Superior Court of Connecticut, Judicial District of Hartford, Hartford
Robert Zdrojeski et al.
Kenneth Combs et al
MEMORANDUM OF DECISION RE MOTION FOR SUMMARY JUDGMENT
A. Huddleston, Judge.
plaintiffs, Robert Zdrojeski, Scott Menard, and Darren
Connolly, are state troopers who were injured while
conducting a traffic stop in the early morning hours of
September 1, 2012. A vehicle operated by William Bowers
collided with Zdrojeski's police cruiser and caused it to
collide with Connolly and Menard, who were standing near the
cruiser. The defendant Kenneth Combs is a sergeant in the
East Hartford Police Department (EHPD). The plaintiffs allege
that Combs negligently failed to prevent Bowers from driving
after he had seen him in an intoxicated state at an East
Hartford strip club. In the first count, they allege
negligence against Combs individually. In the second count,
they allege negligence against Combs in his official capacity
and seek indemnification from the defendant town of East
Hartford (town) pursuant to General Statutes § §
7-465 and 7-101a. The defendants denied that Combs was
negligent. They have moved for summary judgment, asserting
that the plaintiffs' claims are barred by the doctrine of
governmental immunity as codified in General Statutes §
52-557n(a)(2)(B). They also assert that Combs did not owe a
duty to the plaintiffs, that his actions were not the
proximate cause of the plaintiffs' injuries, and the
criminal conduct of Bowers was an unforeseeable superseding
event. The town asserts that it is not liable because the
plaintiffs' claims against Combs are not viable. The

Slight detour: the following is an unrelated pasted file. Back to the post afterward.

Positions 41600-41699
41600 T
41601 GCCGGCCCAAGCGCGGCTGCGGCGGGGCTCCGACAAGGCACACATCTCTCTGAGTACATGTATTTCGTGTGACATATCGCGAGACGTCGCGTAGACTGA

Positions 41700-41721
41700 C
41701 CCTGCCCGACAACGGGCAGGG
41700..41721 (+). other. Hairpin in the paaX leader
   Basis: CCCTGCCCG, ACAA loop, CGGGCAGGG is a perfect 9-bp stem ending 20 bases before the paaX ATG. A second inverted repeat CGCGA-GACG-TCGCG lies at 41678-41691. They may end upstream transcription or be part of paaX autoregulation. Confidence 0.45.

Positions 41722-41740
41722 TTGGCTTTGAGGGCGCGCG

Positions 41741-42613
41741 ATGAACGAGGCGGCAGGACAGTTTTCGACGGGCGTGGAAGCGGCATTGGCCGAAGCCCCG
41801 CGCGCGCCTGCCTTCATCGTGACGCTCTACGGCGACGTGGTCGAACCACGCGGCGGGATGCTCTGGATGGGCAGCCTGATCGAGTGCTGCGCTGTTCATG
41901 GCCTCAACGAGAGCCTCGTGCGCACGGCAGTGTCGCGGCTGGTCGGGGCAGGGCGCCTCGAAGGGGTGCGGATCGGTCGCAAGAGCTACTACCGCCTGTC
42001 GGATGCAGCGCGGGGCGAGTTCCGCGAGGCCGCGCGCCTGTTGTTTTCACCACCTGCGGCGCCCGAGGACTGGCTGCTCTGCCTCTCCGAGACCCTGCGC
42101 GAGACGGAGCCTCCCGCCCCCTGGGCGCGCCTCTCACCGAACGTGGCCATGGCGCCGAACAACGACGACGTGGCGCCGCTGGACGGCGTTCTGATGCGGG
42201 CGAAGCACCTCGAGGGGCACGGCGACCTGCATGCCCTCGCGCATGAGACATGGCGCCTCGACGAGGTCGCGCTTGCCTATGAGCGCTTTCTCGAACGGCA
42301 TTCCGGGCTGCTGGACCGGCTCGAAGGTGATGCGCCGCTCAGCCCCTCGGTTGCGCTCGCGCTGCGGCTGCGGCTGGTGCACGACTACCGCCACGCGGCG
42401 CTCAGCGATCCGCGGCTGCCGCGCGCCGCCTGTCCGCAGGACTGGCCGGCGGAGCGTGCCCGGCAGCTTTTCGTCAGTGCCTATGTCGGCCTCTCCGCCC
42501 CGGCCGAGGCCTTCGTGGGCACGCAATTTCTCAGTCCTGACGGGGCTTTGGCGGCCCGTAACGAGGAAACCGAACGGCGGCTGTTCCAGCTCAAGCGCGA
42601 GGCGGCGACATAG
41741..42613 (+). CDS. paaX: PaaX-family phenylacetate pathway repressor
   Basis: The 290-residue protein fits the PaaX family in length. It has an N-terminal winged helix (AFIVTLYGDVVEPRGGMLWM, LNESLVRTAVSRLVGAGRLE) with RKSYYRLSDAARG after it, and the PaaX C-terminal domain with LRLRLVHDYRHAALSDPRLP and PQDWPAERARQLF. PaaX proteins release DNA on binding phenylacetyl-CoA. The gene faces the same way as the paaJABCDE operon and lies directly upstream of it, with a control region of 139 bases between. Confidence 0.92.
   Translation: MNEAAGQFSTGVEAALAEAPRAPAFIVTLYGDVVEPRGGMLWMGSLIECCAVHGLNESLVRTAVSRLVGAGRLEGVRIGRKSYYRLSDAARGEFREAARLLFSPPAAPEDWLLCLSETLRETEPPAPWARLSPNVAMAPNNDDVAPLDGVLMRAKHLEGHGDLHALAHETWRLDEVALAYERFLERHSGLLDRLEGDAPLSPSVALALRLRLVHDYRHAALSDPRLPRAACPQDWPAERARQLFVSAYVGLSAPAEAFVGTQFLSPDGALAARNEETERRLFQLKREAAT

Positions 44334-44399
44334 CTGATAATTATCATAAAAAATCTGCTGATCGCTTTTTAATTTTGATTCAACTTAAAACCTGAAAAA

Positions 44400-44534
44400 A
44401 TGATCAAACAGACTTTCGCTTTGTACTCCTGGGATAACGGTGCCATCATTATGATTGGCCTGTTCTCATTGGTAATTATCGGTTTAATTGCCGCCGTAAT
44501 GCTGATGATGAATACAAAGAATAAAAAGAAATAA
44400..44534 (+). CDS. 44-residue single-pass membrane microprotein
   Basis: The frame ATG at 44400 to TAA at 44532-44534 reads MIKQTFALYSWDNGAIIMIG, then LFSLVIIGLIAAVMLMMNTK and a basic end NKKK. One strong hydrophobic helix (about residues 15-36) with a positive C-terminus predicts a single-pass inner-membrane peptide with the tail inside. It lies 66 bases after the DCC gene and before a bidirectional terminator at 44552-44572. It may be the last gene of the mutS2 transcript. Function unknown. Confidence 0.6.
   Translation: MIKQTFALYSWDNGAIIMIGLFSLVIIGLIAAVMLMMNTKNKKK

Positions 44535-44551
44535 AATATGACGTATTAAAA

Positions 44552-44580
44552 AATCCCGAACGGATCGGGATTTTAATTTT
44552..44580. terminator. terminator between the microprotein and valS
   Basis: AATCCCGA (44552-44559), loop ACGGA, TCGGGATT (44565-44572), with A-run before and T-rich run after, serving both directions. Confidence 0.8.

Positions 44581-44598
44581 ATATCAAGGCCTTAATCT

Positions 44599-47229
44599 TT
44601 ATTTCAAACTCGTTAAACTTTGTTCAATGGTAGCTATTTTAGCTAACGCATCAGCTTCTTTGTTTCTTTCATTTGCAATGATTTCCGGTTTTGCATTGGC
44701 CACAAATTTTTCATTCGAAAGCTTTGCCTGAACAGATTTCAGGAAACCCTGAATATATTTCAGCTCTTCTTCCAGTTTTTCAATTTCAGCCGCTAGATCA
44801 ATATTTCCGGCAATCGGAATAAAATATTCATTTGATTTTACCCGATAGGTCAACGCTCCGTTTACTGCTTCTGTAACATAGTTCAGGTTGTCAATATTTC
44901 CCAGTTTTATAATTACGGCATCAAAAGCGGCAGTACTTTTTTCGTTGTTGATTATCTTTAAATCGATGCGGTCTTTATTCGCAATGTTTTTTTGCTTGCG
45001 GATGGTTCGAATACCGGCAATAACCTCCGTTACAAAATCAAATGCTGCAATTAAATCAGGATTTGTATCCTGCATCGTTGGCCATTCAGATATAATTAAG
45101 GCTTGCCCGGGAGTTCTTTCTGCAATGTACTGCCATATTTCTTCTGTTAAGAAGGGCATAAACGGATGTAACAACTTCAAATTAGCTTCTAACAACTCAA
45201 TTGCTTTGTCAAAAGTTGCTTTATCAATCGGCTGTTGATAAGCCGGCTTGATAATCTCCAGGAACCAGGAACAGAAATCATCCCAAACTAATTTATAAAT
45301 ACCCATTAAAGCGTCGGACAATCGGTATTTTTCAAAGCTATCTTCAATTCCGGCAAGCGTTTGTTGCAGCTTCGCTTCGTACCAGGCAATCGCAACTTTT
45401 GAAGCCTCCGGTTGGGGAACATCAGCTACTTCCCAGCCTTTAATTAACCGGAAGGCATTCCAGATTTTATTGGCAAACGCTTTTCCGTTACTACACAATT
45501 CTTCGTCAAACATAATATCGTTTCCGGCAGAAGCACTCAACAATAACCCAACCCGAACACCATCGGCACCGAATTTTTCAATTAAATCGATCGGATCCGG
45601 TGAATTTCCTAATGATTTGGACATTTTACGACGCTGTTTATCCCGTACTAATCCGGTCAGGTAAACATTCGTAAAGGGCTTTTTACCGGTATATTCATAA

plaintiffs respond that Combs had a ministerial duty to
prevent a visibly intoxicated person from driving away from a
bar; that, as a police officer, he owed a duty to ensure the
safety of others; and that his negligence was the legal cause
of the plaintiffs' injuries. The court agrees with the
defendants that Combs is entitled to governmental immunity
for his discretionary acts, and that no exception applies.
support of their motion for summary judgment, the defendants
presented excerpts from a deposition of defendant Combs; an
affidavit by Joshua Litwin, a sergeant in the EHPD's
Office of Professional Standards; a transcript of an
interview with Combs in the course of a departmental
investigation after the town received notice of the
plaintiffs' intention to sue; and excerpts from the
accident report concerning the accident in which the
plaintiffs were injured. In opposition, the plaintiffs
presented excerpts from Combs' deposition and excerpts
from the accident report. From that evidence, the court draws
the following summary of the undisputed material facts.
Friday, August 31, 2012, Combs was on duty working the
midnight shift as a patrol supervisor for the town's
police department. His shift began at 10:30 p.m. and ended at
8:00 a.m. on September 1, 2012. As the patrol supervisor,
Combs was tasked with monitoring activities on the road,
responding to officers requesting assistance, and visiting
establishments such as bars and restaurants to confer with
management to determine whether there were any ongoing
problems, such as drug trafficking, or specific incidents,
such as a patron causing a disturbance, that should be